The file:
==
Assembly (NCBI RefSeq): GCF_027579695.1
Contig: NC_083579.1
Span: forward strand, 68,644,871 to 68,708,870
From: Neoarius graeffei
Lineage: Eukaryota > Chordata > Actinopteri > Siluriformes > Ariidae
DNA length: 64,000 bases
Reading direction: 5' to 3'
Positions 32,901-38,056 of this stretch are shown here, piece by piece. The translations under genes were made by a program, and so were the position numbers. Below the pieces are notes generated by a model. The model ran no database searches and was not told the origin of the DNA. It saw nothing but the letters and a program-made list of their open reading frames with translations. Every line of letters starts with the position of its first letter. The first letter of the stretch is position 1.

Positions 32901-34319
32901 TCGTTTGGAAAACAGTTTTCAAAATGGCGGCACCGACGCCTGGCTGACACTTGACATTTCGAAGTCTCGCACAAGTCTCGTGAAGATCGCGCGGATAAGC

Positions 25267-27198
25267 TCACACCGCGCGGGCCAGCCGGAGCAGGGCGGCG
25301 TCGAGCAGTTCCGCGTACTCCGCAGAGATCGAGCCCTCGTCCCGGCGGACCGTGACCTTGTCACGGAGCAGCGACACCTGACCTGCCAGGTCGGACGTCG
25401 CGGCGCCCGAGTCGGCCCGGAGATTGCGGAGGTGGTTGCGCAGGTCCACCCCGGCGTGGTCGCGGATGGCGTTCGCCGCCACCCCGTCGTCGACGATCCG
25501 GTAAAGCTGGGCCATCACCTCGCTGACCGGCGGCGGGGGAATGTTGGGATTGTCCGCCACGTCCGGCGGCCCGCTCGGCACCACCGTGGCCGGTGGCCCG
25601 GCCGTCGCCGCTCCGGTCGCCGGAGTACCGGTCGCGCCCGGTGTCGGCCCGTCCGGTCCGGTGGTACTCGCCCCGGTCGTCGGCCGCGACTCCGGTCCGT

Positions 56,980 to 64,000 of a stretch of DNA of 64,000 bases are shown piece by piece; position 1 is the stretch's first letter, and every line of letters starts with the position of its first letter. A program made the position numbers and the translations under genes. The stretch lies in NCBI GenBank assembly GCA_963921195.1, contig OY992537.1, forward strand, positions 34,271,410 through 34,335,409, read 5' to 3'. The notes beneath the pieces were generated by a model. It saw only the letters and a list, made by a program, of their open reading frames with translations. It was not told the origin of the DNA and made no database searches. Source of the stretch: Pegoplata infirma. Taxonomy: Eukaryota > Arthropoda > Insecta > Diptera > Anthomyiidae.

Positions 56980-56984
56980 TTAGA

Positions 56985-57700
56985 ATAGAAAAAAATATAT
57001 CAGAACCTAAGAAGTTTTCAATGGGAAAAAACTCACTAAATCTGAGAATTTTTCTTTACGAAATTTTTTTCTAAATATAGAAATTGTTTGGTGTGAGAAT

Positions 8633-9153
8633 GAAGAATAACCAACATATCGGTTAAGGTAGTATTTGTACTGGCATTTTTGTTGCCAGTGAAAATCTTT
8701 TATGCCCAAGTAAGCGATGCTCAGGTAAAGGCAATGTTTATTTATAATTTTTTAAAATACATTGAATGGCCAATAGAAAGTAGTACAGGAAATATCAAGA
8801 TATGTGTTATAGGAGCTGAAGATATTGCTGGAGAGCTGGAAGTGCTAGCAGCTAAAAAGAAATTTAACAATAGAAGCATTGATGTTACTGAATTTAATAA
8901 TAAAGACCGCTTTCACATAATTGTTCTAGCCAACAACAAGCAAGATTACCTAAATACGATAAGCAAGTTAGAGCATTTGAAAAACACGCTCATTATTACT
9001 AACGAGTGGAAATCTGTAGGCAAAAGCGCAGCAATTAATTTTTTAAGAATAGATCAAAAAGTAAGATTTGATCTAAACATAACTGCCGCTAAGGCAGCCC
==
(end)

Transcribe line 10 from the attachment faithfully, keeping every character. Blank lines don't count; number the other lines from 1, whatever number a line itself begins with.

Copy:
32901 TCGTTTGGAAAACAGTTTTCAAAATGGCGGCACCGACGCCTGGCTGACACTTGACATTTCGAAGTCTCGCACAAGTCTCGTGAAGATCGCGCGGATAAGC